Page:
Sunday, March 6, 2011

A Study In Scarlet

By Arthur Conan Doyle

Three Things I Like About A Study in Scarlet:
1. Non sequiturs that emerge from Sherlock's internal logic.
2. Sherlock's manic approach to sleuthing.
3. Use of Mormon Salt Lake City as a setting for intrigue.

A couple weeks ago I came across a recommendation for a new BBC drama called Sherlock – a modern adaption of Sherlock Holmes. The series (thus far) consists of 3 90-minute episodes, based on Doyle’s novellas and short stories. I downloaded the first episode, “A Study in Pink,” based on A Study in Scarlet, and loved it.* Being a stickler about reading books before watching their movies and never having read ay Sherlock Holmes before, I decided to spend some time with the genuine article before watching the next two episodes.

A Study in Scarlet is the first Sherlock Holmes story. It begins with the first meeting of Dr. Watson and Sherlock. Dr. Watson is fresh from Afghanistan, having retired from service following an injury and subsequent illness, and is looking for a flat mate. Within 24 hours he and Sherlock have moved into 221 Baker Street and Dr. Watson is embroiled in Sherlock’s latest case – a man found murdered with the ambiguous word “Rache” written on the wall in blood, though the body has suffered no wounds. The mystery spans from the streets of London all the way to the wilderness of the American West, as the backstory unfolds in the fledgling Mormon city of Salt Lake City, Utah.

Like I said, I’ve never had any experience with Sherlock Holmes before. This was a good introduction – being that it is the introduction – but I’ve heard that Doyle’s later stories are much better, and I do have to agree that this one had its flaws. Sherlock didn't say "elementary" even once! And the backstory to the murder is excessive and takes up almost half the novel. I cut Doyle plenty of slack, though, because this was his very first novel and he wrote it in 3 weeks. Plus, how can you really criticize the work of someone who created one of the most iconic characters of all time?**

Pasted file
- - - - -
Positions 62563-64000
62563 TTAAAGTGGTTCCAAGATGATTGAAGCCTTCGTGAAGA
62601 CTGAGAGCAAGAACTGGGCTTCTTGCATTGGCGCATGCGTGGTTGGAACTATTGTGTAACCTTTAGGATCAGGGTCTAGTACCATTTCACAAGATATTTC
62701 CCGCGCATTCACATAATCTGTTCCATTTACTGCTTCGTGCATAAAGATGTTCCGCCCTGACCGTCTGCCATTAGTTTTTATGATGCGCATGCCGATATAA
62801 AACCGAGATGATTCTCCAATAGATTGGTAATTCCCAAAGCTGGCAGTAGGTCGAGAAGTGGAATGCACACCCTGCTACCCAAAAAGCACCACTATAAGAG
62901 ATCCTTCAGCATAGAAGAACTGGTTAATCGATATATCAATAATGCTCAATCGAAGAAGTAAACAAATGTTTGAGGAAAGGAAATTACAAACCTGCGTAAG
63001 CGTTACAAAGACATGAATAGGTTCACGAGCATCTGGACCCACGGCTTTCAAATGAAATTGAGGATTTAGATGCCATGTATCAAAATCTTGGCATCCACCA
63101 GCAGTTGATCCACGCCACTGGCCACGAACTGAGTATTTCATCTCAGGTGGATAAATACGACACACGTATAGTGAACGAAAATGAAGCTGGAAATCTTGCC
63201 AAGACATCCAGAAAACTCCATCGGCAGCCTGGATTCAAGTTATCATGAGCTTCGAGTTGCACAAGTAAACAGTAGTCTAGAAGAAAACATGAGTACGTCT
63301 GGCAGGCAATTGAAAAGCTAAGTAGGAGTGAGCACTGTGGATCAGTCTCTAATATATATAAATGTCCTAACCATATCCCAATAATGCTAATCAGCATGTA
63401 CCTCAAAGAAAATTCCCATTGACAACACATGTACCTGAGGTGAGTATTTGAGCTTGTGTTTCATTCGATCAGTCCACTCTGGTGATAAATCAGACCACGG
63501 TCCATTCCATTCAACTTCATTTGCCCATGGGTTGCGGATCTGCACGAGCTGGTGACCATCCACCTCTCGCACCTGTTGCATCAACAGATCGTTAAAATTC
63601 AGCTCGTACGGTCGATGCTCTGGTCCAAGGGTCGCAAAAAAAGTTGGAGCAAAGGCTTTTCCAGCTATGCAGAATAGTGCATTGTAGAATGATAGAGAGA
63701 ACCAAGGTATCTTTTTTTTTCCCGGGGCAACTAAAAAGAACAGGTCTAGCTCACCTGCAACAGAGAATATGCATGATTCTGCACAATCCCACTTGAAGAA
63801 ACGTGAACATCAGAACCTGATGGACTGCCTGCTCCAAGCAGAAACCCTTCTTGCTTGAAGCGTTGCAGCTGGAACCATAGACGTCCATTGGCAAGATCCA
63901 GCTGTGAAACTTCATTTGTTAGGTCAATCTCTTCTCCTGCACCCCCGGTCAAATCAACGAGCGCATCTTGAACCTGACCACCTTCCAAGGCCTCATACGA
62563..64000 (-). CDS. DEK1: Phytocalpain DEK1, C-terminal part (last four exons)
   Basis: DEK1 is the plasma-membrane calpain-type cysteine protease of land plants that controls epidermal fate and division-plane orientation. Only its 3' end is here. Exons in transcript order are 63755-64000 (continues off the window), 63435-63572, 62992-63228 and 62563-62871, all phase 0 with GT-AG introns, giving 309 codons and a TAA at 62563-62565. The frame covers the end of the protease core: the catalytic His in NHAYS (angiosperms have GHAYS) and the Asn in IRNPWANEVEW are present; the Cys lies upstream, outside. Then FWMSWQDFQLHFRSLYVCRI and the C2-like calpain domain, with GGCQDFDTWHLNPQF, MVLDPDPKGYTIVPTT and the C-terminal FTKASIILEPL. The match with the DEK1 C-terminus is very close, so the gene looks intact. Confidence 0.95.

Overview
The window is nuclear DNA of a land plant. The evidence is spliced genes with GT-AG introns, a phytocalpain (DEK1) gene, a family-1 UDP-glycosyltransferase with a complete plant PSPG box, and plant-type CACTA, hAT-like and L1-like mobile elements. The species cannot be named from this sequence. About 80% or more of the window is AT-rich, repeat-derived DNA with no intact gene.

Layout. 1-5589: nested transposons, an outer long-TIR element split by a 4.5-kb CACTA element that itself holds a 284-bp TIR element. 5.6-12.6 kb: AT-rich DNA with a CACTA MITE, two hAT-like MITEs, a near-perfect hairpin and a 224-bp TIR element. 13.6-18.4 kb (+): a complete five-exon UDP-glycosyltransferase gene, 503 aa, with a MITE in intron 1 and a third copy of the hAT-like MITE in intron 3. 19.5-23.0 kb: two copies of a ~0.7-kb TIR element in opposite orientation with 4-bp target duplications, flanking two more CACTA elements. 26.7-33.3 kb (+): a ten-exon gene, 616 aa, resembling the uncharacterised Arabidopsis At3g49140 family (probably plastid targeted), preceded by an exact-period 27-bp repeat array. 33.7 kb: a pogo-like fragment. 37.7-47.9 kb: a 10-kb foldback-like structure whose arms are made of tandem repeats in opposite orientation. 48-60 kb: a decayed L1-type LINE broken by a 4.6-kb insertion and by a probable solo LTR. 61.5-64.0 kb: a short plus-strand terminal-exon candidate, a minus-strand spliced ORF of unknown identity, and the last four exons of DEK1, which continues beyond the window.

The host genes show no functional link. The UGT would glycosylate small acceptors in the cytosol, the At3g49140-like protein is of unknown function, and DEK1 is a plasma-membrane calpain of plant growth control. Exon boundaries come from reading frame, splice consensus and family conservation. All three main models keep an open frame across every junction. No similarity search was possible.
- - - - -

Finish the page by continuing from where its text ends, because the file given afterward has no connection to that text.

I enjoyed this novel particularly in juxtaposition with the first episode of Sherlock, which played off A Study in Scarlet without exactly replicating it. I won’t go into details for fear of spoiling either the book or the show, but the general introductory framework of A Study in Scarlet remains intact in the episode, as does the presence of the word “Rache” and the means of murder, though the actual circumstances and motives vary vastly. So if you have the time and interest, I definitely recommend reading A Study in Scarlet (it won’t even take you long, as it’s hardly 100 pages) and then watching Sherlock. I daresay you won’t be disappointed.

I’ll be reading more Sherlock Holmes soon, partly because I’m getting a kick out of him right now, and partly because The Adventures of Sherlock Holmes will be #40 on my BBC Top 100 list. Woot!

* Seriously, it’s awesome. Sherlock is played to perfection, and the modern setting is used surprisingly effectively. It kicks the recent Robert Downey Jr./Jude Law version’s butt. And there’s three times more of it! What are you still doing here?
** Random thought, but I wonder if people will be making television adaptions of Harry Potter in like 100 years. That is, if anyone still watches TV anymore.

Books Read This Year: 20
Top 100 Progress: 39/40

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